A Message from the Artist
Since being a part of the Kurt Weill Foundation's Lotte Lenya Competition in 2007, Weill's music has become a constant presence in my life. As is so often the case with remarkable artists, the more time I have spent with his music, and the more I have discovered about his life, the more fascinated I have become.
Living through one of the most turbulent periods in recent human history, Weill's journey is a tale of survival and self discovery. No-where can this be seen more clearly than in his compositional output.
It was with this in mind that the concept for Exiled: The Evolution of Kurt Weill, and this companion website was born. For me, understanding how Weill's music corresponds to the various stages of his life greatly enhanced my understanding and respect for his output. I hope that, in working through this website as you listen to the album, you too will come to appreciate this fascinating man and the genius of his music.
James Benjamin Rodgers
At the Height of his Success
"Mack the Knife" is one of the most recognizable tunes in human history. However, few realize that it was conceived as the opening number for one of the most fascinating collaborations in the history of the stage, Kurt Weill and Bertolt Brechtís Dreigroschenoper (Three Penny Opera). Premiered in Germany, on August 31st 1928, Three Penny was the kind of critical and box office success any artist dreams of. Having set out to explore a new kind of German music theatre, Weill and Brecht created a smash hit.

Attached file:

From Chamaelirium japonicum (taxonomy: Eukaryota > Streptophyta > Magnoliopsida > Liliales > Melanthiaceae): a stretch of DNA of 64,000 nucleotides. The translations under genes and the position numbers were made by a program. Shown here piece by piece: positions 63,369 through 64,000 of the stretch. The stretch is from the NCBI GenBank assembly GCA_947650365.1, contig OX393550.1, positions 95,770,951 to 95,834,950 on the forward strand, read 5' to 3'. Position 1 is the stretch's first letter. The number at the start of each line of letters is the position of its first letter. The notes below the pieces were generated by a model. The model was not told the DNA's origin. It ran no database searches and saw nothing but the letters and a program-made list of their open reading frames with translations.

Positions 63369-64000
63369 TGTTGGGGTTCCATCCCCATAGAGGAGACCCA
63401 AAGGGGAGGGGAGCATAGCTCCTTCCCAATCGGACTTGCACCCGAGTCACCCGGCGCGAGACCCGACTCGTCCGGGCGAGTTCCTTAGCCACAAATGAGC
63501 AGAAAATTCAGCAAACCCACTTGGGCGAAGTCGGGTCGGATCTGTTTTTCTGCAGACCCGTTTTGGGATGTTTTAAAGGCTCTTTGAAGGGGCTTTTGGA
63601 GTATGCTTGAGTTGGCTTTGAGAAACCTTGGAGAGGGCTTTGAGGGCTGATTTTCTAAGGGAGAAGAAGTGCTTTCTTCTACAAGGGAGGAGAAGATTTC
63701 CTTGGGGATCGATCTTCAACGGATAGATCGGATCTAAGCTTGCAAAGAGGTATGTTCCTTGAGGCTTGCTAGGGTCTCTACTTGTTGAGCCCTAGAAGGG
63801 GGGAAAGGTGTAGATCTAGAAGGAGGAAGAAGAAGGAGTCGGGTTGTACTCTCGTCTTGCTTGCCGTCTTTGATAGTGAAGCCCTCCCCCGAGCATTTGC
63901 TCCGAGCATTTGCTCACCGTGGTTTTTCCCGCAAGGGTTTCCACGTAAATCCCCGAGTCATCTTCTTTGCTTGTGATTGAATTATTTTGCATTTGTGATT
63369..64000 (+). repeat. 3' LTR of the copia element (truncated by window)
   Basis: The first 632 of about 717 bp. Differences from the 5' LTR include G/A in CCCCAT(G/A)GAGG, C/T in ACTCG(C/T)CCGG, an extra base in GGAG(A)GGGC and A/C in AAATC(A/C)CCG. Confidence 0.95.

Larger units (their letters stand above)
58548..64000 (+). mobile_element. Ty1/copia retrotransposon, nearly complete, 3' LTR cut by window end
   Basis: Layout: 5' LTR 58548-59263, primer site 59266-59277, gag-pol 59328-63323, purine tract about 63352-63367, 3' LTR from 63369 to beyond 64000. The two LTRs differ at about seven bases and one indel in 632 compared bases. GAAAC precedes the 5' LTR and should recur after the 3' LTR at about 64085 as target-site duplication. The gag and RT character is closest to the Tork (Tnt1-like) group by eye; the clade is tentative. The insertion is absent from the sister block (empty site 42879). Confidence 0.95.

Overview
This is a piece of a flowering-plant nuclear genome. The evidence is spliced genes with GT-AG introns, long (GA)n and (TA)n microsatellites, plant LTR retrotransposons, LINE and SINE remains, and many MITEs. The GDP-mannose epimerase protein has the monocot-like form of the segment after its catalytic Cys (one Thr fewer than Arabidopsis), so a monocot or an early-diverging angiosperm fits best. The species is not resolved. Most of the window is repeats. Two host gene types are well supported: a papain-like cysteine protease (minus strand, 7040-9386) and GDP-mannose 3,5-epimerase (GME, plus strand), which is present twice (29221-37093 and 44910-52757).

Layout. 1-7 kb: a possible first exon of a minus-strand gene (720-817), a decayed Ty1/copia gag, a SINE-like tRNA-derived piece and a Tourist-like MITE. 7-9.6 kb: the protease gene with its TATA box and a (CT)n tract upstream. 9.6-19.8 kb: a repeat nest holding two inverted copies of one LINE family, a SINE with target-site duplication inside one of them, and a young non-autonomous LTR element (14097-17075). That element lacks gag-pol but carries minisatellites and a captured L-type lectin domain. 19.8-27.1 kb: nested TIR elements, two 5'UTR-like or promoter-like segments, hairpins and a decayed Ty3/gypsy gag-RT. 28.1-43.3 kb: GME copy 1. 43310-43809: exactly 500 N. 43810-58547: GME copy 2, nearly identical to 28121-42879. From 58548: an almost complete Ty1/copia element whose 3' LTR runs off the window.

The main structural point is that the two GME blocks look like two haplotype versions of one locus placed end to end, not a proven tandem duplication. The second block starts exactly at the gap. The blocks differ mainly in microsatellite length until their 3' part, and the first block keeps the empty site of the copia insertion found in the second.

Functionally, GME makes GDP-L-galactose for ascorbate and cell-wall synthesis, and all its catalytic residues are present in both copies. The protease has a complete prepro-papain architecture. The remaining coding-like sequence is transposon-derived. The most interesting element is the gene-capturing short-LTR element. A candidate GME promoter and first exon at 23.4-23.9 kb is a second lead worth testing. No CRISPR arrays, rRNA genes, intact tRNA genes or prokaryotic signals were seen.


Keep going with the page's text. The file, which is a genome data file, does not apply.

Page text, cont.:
However, the world in which they had triumphed was about to collapse. Having fended off the massive inflation of the early 1920ís, the US Stock Market crash of 1929 pushed Germany into a crippling financial depression. Unemployment surged to 30% and people were quite literally starving in the streets. In a desperate attempt to find deliverance, the populace turned their support to the right wing Nazi party headed by Adolf Hitler. Recognizing the potential fallout of a Nazi controlled government, the 82-year-old President Paul von Hindenburg reluctantly sought a second term in the 1932 presidential election. Though Hindenburg won in a run-off, Hitler gained an astounding 36% of the vote, a phenomenal figure given the uncompromising political platform on which the Nazis were campaigning.
In 1932 the Nazis won the Reichstag election with 37% of the vote, 15% more than their closest rival. Later that year, hopeful that Germany would come to its senses and that support for the Nazis would wane, Von Hindenburg called for a second Reichstag election. The strategy backfired and the Nazis re-asserted themselves as the most popular party in Germany. On January 30th 1933, Hindenburg bowed to political pressure and offered Hitler the chancellorship. This appointment, as Hindenburg had feared, paved the way toward a Nazi dictatorship that would change the world forever.